Spring is around the corner and baseball fever is in the air. Fans can't wait for the Lake County Fielders -- a new Northern League team partly owned by actor Kevin Costner in Zion.
"I'm really excited to go to the games!" one fan said.
"I'm looking forward to a ball team right here in Lake County," another said.
"It's affordable. It's close to home. It's good for Lake County," still another said.
One fan even went to say, “It’s like living in Wrigleyville.”
In Costner’s classic baseball movie "Field of Dreams" the ballpark appears out of thin air.
But for the Lake County Fielders, well, they could use a bit of Hollywood magic.
With opening day just three months away, the Fielders are supposed to play at a ballpark in town. And so far there's not even a hole in the ground.
In late February the Fielders held their inaugural Fanfest.
Hundreds of people bought caps and T-shirts, and got autographs from the ballplayers.
They also saw pictures of the Fielders’ new stadium -- an $11.5 million, 7,000-seat-ballpark featuring suites and a party deck.
And when fans asked whether it would be ready for opening day?
Officials said, "We'll be ready to go on June 11."
FOX Chicago News heard the same story at nearby Gurnee Mills when we took our undercover camera in to buy tickets.
A salesman showed us a map of the ballpark-- and took our cash with more promises it will be ready to go.
But now the Fielders are pitching a different story.
Bernie DiMeo is spokesman for the Fielders lead owner Rich Ehrenreich, who also owns a piece of another Minor League team, the Schaumburg Flyers.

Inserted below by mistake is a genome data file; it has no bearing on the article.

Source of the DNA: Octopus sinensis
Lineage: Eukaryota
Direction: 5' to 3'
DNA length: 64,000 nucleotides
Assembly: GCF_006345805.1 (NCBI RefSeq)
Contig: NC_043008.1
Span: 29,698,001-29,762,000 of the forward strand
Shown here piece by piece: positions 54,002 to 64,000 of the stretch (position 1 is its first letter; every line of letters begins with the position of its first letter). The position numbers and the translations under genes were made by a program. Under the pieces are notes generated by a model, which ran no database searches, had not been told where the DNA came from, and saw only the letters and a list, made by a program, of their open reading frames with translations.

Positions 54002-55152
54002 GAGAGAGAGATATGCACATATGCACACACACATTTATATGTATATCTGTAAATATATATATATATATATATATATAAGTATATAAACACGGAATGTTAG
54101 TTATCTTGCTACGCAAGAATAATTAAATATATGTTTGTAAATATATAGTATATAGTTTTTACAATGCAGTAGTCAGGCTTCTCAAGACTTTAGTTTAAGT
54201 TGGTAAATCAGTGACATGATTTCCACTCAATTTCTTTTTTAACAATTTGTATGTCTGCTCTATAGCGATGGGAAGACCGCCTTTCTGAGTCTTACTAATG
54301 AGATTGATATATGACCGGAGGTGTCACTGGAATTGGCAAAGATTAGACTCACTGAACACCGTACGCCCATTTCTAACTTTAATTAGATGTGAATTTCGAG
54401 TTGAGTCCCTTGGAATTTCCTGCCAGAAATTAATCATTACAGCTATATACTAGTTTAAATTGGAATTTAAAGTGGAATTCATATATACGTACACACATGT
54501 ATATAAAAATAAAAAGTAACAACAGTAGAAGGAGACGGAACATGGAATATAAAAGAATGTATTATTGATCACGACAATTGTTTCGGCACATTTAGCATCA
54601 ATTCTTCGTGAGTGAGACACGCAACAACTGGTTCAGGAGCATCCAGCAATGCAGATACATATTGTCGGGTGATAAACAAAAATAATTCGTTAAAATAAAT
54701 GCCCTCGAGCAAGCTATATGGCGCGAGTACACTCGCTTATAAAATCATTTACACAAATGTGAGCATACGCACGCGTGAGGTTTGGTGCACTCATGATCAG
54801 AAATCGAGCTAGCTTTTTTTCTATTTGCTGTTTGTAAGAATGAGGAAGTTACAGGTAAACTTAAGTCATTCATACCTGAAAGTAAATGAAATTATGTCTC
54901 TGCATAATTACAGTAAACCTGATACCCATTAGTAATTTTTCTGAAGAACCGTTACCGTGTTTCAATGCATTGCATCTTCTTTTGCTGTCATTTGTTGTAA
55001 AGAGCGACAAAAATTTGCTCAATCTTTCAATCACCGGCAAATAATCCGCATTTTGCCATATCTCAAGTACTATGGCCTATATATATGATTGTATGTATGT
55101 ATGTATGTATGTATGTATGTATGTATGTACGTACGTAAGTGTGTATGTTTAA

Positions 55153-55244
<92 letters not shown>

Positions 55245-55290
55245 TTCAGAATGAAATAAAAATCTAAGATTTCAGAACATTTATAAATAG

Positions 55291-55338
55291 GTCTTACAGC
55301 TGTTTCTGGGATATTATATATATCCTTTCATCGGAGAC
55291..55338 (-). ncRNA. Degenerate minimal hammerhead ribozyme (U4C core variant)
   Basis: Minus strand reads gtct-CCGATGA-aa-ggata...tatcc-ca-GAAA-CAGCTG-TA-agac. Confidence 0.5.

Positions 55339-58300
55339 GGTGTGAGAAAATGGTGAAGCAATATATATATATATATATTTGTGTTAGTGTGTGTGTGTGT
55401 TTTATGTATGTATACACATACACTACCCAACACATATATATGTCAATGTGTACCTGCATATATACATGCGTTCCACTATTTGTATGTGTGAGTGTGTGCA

Asked if the ballpark would be ready for Opening Day, DiMeo said, “I don't think anyone can say with absolute certainty at this point in time."
DiMeo added: "I think everybody in the office is a little concerned because they don't see any activity going on. But we're the tenant here. It's like we're you're waiting for new office space, but we're not sure."
So what's the holdup?
Like most things in professional sports: cold, hard cash.
The City of Zion is waiting on a $1.3 million state grant for land acquisition and site improvements.
But with the state facing a massive budget hole, there's no guarantee when that money's coming through.
There's also lease payments, private money and naming rights -- a tricky triple play that requires no one drops the ball.
Still, Zion officials remain confident.
So how long does it take to construct a minor league ballpark? Well in Schaumburg the Flyers stadium was built in 10 months, and that was on a hurry-up schedule.
In Joliet the Jackhammers stadium took 14 months to build. And in Gary the Railcat's ballpark was so far behind schedule the team played its first season on the road.
Already the Fielders have scaled back their stadium by $3 million -- eliminating the second deck -- which they say cuts the construction schedule by several weeks.
At fanfest we found a number of people who've already plunked down big cash -- including tom stoll and sandy gussarson -- who bought four season tickets for $2,800.
"My thought is they should have updates, let people know what's going on,” Gussarson said. “That way these people that have spent all this money on season tickets would know."
The Fielders say fans shouldn't worry about being out money.
If it comes to it, DiMeo said, "They will get their money back. They won't be charged for anything that's not played… full refunds.”
Already owner Ehrenreich has plenty of bills to pay.
He says he's burning through $20,000 a week for payroll.
And he still owes the Village of Schaumburg money for the Flyers lease last year.
Ehrenreich is trying to sell the Flyers and says he's close to a deal.
In “Field of Dreams,” the players emerged from the corn and thousands of fans turned out to see the miracle.
In this field of dreams they'll need more than hope for a happy Hollywood ending.
They'll need cash and time.